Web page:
Once a sugar plantation and an industrial guava farm, Common Ground, on 80 acres of land tucked into a Kilauea neighborhood on Kaua’i’s North Shore, is a veritable regenerative agro-forest whose team dreams of creating a model for the “farm of the future.” Common Ground opened in 2018 as a “creative campus” intended to be the connective tissue between farmers and chefs whose abundant gifts would bring together community in a myriad of forms, from local residents to seasonal visitors. It’s also a kind of education hub with pleasure at the center.
We don’t often consider it when we visit from the U.S. mainland, but the island chain of Hawai’i is a delicate ecosystem with both tremendous abundance in some areas and stark frailty in others. Chairman Oliver Niedermaier calls Common Ground a “petri dish” in Hawai’i’s growing efforts to re-invent its economy and become an epicenter for food-systems innovation. Common Ground is one piece of the state’s complex and integrated 2050 Sustainability Plan, which, as defined by the task force, incorporates respect for the culture of all the island communities, fairly balances economic, environmental and social priorities, and stewards the ability of future generations to meet their own needs.
At the center of this effort at Common Ground are Jennifer Luck, COO, and Adam Watten, Director of Food Systems, who work together to design a wide variety of programming. While visitors to Kaua’i are a big part of the island’s economy, one of Common Ground’s chief missions is to create a sustainable farm that includes tourists but doesn’t depend on them — and to offer visitors an immersive experience of island life while teaching them about local foods (and, by extension, culture and history). Watten says, “The more of the value chain we can keep here in Hawai’i through food systems, the more we all win.” And one of those wins for the visitor is a delicious experience of true island life.
The best way to esperience Common Ground for the first time is to sign up for a farm tour, where you’ll be guided though the regenerative food forest, designed by Director of Agroecology John Parziale, and learn about permaculture and biodynamic planting systems that speak to long-term goals of sustainability.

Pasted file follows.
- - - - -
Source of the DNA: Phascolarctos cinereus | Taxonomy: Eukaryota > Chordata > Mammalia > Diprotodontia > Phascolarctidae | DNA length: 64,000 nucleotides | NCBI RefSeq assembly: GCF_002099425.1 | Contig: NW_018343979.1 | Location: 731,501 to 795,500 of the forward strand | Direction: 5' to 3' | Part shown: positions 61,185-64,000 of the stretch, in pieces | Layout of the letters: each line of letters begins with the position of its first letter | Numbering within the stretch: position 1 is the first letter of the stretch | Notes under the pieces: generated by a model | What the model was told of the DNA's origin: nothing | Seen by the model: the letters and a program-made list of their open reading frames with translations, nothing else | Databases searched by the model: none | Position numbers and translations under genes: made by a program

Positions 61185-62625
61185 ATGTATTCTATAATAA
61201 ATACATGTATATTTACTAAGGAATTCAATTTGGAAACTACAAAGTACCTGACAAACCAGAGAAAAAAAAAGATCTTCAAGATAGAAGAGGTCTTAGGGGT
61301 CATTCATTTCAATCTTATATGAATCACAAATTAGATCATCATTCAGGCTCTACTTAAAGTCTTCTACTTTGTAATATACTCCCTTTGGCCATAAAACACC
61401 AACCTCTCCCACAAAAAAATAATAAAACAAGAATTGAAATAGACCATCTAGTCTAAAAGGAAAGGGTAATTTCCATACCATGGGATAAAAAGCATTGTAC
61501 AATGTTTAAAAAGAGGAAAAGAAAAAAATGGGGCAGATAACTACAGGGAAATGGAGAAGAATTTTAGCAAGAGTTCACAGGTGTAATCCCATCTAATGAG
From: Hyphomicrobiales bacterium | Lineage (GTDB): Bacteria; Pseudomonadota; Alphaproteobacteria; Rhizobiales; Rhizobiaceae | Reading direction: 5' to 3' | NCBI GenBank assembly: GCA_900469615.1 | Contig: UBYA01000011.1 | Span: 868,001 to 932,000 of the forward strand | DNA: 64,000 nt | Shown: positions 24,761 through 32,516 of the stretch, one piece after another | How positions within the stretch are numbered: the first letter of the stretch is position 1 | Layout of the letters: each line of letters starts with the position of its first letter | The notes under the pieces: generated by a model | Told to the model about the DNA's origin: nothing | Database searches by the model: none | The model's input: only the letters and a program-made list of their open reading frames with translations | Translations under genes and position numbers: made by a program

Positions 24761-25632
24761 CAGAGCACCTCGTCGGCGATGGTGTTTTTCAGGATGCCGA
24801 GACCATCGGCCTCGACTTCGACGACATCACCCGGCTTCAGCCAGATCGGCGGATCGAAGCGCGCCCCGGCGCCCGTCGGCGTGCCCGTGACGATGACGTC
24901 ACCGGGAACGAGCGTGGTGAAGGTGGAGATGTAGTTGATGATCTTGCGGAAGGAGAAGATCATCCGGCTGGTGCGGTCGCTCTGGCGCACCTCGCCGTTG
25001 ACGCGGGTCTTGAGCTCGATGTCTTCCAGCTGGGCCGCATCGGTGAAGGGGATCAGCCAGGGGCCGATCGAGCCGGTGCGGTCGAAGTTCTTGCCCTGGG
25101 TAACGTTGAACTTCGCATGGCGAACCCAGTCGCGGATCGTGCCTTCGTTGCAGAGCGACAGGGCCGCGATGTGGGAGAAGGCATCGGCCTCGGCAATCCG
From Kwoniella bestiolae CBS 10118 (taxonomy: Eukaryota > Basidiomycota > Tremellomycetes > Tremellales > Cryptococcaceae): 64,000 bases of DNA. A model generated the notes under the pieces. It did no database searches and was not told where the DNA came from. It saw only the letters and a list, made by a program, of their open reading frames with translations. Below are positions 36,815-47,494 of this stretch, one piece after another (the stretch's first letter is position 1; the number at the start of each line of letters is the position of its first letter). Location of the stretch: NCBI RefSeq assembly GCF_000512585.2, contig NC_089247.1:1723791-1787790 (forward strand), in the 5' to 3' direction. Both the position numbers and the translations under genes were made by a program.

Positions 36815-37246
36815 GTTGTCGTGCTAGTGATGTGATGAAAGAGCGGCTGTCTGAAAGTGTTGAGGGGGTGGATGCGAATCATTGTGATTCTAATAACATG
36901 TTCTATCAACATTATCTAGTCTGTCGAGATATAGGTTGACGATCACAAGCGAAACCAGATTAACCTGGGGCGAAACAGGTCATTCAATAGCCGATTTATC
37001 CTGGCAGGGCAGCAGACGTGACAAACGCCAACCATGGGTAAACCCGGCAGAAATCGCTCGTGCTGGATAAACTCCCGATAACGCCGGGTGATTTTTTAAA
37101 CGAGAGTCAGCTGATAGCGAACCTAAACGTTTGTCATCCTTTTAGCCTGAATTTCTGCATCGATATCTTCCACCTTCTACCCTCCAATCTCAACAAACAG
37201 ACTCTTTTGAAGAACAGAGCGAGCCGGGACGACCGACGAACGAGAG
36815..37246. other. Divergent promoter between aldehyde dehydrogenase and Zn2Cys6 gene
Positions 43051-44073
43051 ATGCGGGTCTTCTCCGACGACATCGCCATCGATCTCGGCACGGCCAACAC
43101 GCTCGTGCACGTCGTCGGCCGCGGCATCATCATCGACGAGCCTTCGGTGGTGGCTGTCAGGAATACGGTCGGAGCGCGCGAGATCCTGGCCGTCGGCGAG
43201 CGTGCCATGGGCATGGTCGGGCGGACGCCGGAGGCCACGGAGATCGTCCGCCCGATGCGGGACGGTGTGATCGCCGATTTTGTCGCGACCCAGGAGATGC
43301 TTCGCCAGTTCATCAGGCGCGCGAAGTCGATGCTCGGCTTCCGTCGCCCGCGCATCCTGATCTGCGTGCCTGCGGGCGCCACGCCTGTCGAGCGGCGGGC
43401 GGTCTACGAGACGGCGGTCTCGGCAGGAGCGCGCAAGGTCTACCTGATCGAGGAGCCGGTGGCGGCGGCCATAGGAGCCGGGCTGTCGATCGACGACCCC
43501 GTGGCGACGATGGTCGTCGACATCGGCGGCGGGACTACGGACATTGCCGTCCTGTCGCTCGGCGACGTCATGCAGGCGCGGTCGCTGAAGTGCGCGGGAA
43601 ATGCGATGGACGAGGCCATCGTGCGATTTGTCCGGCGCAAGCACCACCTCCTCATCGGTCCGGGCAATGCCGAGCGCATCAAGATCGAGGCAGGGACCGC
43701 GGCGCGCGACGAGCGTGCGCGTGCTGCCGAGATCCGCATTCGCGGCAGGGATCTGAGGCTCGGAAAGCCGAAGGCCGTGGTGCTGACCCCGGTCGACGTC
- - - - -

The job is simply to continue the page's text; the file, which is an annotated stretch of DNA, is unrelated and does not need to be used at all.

You can also walk to the Historic Stone Dam, built in 1880 to ensure enough water for the guava plantation operation. It’s now a lush, tranquil, meditative spot for all to enjoy.
Lounge Nights at Common Ground have quickly become a hot reservation and include cocktails, a four-course tasting menu prepared with ingredients grown on the farm, and live music. Chef Watten brings in rotating guest chefs from across the islands and further afield, allowing for a creative dance of people, recipe traditions, and cultural exchange.
Parziale says, “I think one of the things most people don’t realize is that there was essentially no food on this land before humans arrived. When the first canoes showed up, there was really nothing to eat. Everything we think of as “native Hawaiian foods” – taro, breadfruit, banana, sweet potato – are called “canoe plants” because they were brought here by people. So really, we’re not trying to replicate a pre-human condition. In agro-forestry, the succession is basically just this community of plants and animals that evolve over time and replace each other cyclically, and the climax of that is a forest.”
And, of course, this isn’t just about food. It’s about the ability of this local community to have its own sustainable ecosytem that isn’t dependent on the global supply chain — we saw the need for this in a very stark way when the Covid-19 pandemic began.
No matter your entry point, Common Ground is a place to gather, to enjoy, to eat and to learn.